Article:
Share the Magic: The Washington Ballet’s New Nutcracker
Have you ever felt the warm comfort of returning to a familiar place? There’s a sense of safety, comfort and convenient predictability to its rhythm. Well, have you ever returned to the same place for over forty years? The company and the school of the Washington Ballet have, ever since the premier of Mary Day’s production of The Nutcracker in 1961.
As a student of the Washington School of Ballet having performed for eight years in The Nutcracker, I was one of many who grew accustomed to its characters, its scenery and its choreography. I knew the faces on and off stage: the parents powdering my nose with makeup, the “men in black” (members of the stage crew), and of course the glowing prima ballerina, whose face it seemed everyone knew. In the early weeks, casting worked like clockwork: depending on what role I played last year, I could practically calculate with my friends (assuming I didn’t already outgrow the costume) what role I would graduate into this year.
However, last spring the Ballet announced the retirement of Mary Day’s production and the emergence of Septime Webre’s new The Nutcracker. For us young dancers still alien to the word retirement we heard, “The Nutcracker” and assumed standard operating procedure. But it was not until just a few weeks ago at auditions upon hearing phrases like “George Washington,” “John Paul Jones,” and “hot air balloon exit” that the wide-eyed boys and girls who had prepared for “Party” and “Battle” scenes quickly realized they were not in Kansas anymore.
In fact, Tchaikovsky’s sweeping score was our only ally in this uncharted area. The new characters, choreography and costumes all seemed a little hectic. Our toy soldiers now face a Rat King with an uncanny resemblance to King George III. Even at the rehearsal for the opening performance in Baltimore, the rats rehearsed for the first time with their headpieces, their snouts knocking into other dancers. Meanwhile, the soldiers do a march of which the Rockettes would be proud. Little “party girls” with ringlets compared their dress colors and styles amidst the many fluttering volunteers and seam-stresses tucked into every room of the Bowles of the hippodrome in Baltimore, sewing, altering, trimming and often whisking the costumes to the dressing rooms with minutes before curtain time.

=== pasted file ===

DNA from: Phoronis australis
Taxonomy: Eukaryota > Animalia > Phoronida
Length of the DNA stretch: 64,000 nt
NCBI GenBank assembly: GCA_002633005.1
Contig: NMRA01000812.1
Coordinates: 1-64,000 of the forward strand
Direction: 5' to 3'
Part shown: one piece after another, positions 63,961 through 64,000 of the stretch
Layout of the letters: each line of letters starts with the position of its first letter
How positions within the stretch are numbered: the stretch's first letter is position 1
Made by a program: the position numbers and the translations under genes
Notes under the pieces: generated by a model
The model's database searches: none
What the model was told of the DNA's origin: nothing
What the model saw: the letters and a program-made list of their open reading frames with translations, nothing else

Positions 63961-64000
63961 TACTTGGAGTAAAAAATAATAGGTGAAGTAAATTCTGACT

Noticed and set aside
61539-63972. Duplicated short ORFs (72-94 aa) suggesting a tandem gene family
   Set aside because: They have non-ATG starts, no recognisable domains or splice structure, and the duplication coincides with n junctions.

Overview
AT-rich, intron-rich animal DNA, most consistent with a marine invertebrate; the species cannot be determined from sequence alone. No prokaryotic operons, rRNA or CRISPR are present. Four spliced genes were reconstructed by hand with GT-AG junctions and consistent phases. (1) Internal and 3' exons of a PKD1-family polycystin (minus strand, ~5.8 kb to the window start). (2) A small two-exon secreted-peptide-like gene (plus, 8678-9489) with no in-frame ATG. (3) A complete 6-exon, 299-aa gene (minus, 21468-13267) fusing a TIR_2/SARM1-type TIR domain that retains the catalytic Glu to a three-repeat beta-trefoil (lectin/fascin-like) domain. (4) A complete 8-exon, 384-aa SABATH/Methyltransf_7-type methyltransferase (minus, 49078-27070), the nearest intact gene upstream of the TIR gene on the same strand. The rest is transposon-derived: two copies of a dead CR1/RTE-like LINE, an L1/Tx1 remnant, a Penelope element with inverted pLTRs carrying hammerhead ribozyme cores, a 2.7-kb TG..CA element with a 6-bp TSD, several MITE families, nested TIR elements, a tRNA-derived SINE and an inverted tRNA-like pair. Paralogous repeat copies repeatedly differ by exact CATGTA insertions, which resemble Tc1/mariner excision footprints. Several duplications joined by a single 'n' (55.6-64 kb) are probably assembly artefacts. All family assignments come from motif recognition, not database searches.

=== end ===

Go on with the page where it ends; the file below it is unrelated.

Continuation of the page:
“Oh, that’s nothing,” reveals a senior student, “today, during the morning school performance, they decided during intermission to add us to the finale. Just as the curtain fell for the fifteen minute break, they grabbed us and taught us a routine to be performed in the next act.”
These ballerinas are students who do their homework in the halls, need a roadmap to find their own sneakers, and could not repress a giggle if their life depended on it. Their mothers exchange endless trips to the grocery store and the dry cleaners with hairspray duty, button duty, shoelace duty, lipstick duty and pretty much any duty and any duty a mom could do. It is as if, with some coalescing of global forces, the stars aligned so that these costumes conceived in New York, cut from material in Japan and sewn together in Atlanta could be worn by dancers coming from every corner of the greater Washington area.
And in the final days of rehearsal with pages upon pages of corrections and coaching still to be dished out an amazing new force has arisen inside this wide community. As nervous as we are, we are all nervous, together. Instead of old timers teaching the new kids on the block, this performance is a first for all of us. And when the curtain goes up on opening night, our necks are all on the line together. It is an uplifting sense of unity, a sink of swim together attitude that has manifested a new found faith in each other – knowing we won’t sink, we’ll swim!
And so with that warm comfort of returning to a familiar place that so many of us still cherish in our memories of a past Nutcracker story, we are washed over by the tremendous positivity that surrounds something new: it has a perfect freshness, unused and unflawed polish, and like everything else brand new and hot in the spotlight, it is terribly intriguing.
I have researched and aided the formation of this new production for over a year now and I am so deeply proud of what this beautiful community of exceptionally hard-working, talented and passionate people is presenting at The Warner Theater. I get chills when I hear the opening Nutcracker theme, that march that immediately gives the feeling that Christmas is here. I beam every time the soldiers come on stage as I have rehearsed these sixty 7-12 year olds over and over again. And I still think the Sugar Plum Fairy is the most ballerina in the world each time I watch her embraced by her cavalier.
Now, for us Washingtonians, the experience becomes even more meaningful. Additions include the Waltz of The Flowers set amidst the cherry blossoms on the banks of the Potomac and a George Washington vsKing George battle scene complete with Paul Revere’s midnight ride, Betsy Ross and Benjamin Franklin. The opening Christmas Party scene will be set in the parlor of a Georgetown Mansion and various figures from Washington’s past will appear in the Party Scene such as Frederick Douglas. Clara is whisked away to The Land of The Sweets on an old fashioned paddle-wheel steamship and met by Anacostia Indians. She then returns home in a 19th Century hot air balloon.
This production holds so many more wonderful surprises that you must see sparkle before your eyes. Friendly faces you might see there are NCS Upper School Washington Ballet students such as Alex Ignatius, Kate Adamson, Kate Page and myself. We will be backstage in the wings and looking forward to seeing you and your family there this holiday season sharing the magic of The Nutcracker.